Genevieve Clay-Smith can see no reason why people's opportunities should be limited by factors beyond their control.
“People with disabilities really lack points of access to employment of choice,” she explains. “It's pretty unfair that if you're born a certain way, and society has stigmas about you, you won't be able to go into an industry that you’re interested in.”
Clay-Smith is co-founder of Bus Stop Films, a not-for-profit organisation transforming the lives of people with disabilities by creating opportunities for them to be included in the notoriously exclusive film industry.
The program combines theory-level study of film with practical filmmaking to give students a real film school experience, all while gaining confidence and self-esteem, literacy and work-ready skills.
“Currently our government is spending $15 billion each year on disability unemployment, and that figure says to me that we're really not fighting hard enough to develop our people with disabilities and put them in jobs where they can thrive and flourish,” she says.
Clay-Smith’s eyes were first opened to the barriers people with a disability, and their families, face while working on a documentary project with Down Syndrome NSW during her Bachelor of Arts in Communication (Media Arts and Production) degree. During that process, Clay-Smith met Gerard O’Dwyer – a young man with Down Syndrome. Soon after, and in a move that would set the course for her career, she decided to cast O’Dwyer as the lead in her own short film.
The resulting inclusive film, Be My Brother, went on to win Tropfest – the world’s largest short film festival – and was the catalyst for founding Bus Stop Films. By also including crew members with disabilities, Clay-Smith proved that an inclusive approach actually enhances both the process and the end product.
“A lot of times, the most important part of filmmaking is the end result, and nobody cares about what it looks like to get there. But for me, the process – and the treatment of people in the way a film is made – is just as important.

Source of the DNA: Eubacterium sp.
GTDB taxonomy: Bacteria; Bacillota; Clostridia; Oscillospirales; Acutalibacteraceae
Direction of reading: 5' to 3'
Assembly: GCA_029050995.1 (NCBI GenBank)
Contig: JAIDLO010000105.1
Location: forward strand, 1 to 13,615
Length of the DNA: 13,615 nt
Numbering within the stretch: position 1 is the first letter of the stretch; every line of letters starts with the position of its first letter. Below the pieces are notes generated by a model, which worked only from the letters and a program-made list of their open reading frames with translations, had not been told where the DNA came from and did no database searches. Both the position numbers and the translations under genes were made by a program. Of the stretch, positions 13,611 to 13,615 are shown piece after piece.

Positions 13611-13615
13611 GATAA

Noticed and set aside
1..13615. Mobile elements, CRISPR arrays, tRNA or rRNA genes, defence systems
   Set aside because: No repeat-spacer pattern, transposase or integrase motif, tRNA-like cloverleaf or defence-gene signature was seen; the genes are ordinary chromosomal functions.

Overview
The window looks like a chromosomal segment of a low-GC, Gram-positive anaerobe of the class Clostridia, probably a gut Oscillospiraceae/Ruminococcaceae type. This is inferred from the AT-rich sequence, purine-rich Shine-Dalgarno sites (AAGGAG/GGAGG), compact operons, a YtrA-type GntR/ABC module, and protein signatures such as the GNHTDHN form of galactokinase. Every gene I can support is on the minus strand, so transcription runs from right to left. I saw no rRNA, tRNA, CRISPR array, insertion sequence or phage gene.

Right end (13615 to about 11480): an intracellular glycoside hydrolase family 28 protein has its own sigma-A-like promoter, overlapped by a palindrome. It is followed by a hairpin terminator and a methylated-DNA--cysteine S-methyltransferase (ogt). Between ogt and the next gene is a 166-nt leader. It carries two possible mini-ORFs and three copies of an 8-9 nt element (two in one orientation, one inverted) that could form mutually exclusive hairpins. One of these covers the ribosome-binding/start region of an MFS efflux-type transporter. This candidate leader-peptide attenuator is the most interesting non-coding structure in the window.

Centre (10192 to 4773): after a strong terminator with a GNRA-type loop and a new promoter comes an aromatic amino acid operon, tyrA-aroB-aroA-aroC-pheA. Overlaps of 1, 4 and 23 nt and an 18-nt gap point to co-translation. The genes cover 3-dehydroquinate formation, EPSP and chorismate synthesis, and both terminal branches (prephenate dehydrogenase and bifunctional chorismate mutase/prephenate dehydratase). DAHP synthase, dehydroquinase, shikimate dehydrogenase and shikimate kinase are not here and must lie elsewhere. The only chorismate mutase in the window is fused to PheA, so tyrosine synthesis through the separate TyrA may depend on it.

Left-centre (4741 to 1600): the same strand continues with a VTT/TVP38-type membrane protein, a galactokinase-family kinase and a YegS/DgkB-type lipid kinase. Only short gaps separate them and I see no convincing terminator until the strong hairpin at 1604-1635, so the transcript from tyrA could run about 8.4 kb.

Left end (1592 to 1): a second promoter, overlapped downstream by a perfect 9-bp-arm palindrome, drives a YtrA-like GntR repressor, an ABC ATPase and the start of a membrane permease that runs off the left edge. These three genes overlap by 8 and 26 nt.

“By including people who might not otherwise get the chance, and treating your crew with dignity and respect, it enriches the entire process. You can come away with a great film, and know that it's been made in a great way as well.”
Though she has no lived experience of disability, Clay-Smith knows what it’s like to feel sidelined; she grew up without a father, and was bullied and excluded as a child. She says the opportunity to empower others to change their lives has been incredibly rewarding.
“A lot of the people that we work with would never have accessed such an opportunity had it not been for our organisation. It's a very transformative and life-enriching experience for the students to work towards a common goal as a team, and then to go to a premiere and see the film with members of the community, and be celebrated.”
In recognition of her important work, Clay-Smith was named 2015 NSW Young Australian of the Year, and closer to home, she was named the 2015 UTS Young Alumni Award recipient.
“It's quite a wonderful thing to share my passion and love for film with others, and see them grow and be enriched through that.”
Nominations are now open for the 2016 UTS: Alumni Awards. If you know a graduate who deserves to be recognised, you can nominate them today at alumni.uts.edu.au/alumni-awards